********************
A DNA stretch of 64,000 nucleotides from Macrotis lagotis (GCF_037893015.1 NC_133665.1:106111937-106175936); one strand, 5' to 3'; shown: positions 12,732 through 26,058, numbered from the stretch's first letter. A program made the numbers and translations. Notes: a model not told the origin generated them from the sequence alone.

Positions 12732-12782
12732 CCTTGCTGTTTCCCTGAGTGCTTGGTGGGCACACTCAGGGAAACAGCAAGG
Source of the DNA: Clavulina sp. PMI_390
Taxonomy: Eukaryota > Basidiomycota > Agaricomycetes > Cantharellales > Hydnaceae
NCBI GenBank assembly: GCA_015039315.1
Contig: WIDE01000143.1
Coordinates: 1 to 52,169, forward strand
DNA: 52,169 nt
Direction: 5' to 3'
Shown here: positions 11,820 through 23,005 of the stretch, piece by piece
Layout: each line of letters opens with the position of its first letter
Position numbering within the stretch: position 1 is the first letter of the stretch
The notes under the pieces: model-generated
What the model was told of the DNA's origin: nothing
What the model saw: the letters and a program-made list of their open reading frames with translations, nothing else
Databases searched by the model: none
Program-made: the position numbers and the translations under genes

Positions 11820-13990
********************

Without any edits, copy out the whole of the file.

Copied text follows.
A DNA stretch of 64,000 nucleotides from Macrotis lagotis (GCF_037893015.1 NC_133665.1:106111937-106175936); one strand, 5' to 3'; shown: positions 12,732 through 26,058, numbered from the stretch's first letter. A program made the numbers and translations. Notes: a model not told the origin generated them from the sequence alone.

Positions 12732-12782
12732 CCTTGCTGTTTCCCTGAGTGCTTGGTGGGCACACTCAGGGAAACAGCAAGG
Source of the DNA: Clavulina sp. PMI_390
Taxonomy: Eukaryota > Basidiomycota > Agaricomycetes > Cantharellales > Hydnaceae
NCBI GenBank assembly: GCA_015039315.1
Contig: WIDE01000143.1
Coordinates: 1 to 52,169, forward strand
DNA: 52,169 nt
Direction: 5' to 3'
Shown here: positions 11,820 through 23,005 of the stretch, piece by piece
Layout: each line of letters opens with the position of its first letter
Position numbering within the stretch: position 1 is the first letter of the stretch
The notes under the pieces: model-generated
What the model was told of the DNA's origin: nothing
What the model saw: the letters and a program-made list of their open reading frames with translations, nothing else
Databases searched by the model: none
Program-made: the position numbers and the translations under genes

Positions 11820-13990